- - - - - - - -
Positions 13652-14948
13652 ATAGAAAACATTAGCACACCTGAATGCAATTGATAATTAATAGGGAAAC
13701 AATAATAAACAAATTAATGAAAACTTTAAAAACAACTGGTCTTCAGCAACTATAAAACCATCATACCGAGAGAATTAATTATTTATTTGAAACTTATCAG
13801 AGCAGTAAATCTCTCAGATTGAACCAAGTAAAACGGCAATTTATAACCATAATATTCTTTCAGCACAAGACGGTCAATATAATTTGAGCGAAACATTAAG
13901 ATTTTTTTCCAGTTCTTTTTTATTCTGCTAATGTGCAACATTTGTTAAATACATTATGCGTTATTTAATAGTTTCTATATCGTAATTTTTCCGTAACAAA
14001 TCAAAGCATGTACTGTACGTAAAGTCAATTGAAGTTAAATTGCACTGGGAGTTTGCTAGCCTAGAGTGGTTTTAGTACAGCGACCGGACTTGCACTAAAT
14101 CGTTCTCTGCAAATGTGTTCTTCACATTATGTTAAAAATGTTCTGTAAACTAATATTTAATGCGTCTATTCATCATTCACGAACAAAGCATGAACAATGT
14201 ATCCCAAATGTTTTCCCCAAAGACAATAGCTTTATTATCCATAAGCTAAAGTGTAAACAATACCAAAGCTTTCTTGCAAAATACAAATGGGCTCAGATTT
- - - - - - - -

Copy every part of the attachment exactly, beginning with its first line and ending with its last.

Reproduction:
Positions 13652-14948
13652 ATAGAAAACATTAGCACACCTGAATGCAATTGATAATTAATAGGGAAAC
13701 AATAATAAACAAATTAATGAAAACTTTAAAAACAACTGGTCTTCAGCAACTATAAAACCATCATACCGAGAGAATTAATTATTTATTTGAAACTTATCAG
13801 AGCAGTAAATCTCTCAGATTGAACCAAGTAAAACGGCAATTTATAACCATAATATTCTTTCAGCACAAGACGGTCAATATAATTTGAGCGAAACATTAAG
13901 ATTTTTTTCCAGTTCTTTTTTATTCTGCTAATGTGCAACATTTGTTAAATACATTATGCGTTATTTAATAGTTTCTATATCGTAATTTTTCCGTAACAAA
14001 TCAAAGCATGTACTGTACGTAAAGTCAATTGAAGTTAAATTGCACTGGGAGTTTGCTAGCCTAGAGTGGTTTTAGTACAGCGACCGGACTTGCACTAAAT
14101 CGTTCTCTGCAAATGTGTTCTTCACATTATGTTAAAAATGTTCTGTAAACTAATATTTAATGCGTCTATTCATCATTCACGAACAAAGCATGAACAATGT
14201 ATCCCAAATGTTTTCCCCAAAGACAATAGCTTTATTATCCATAAGCTAAAGTGTAAACAATACCAAAGCTTTCTTGCAAAATACAAATGGGCTCAGATTT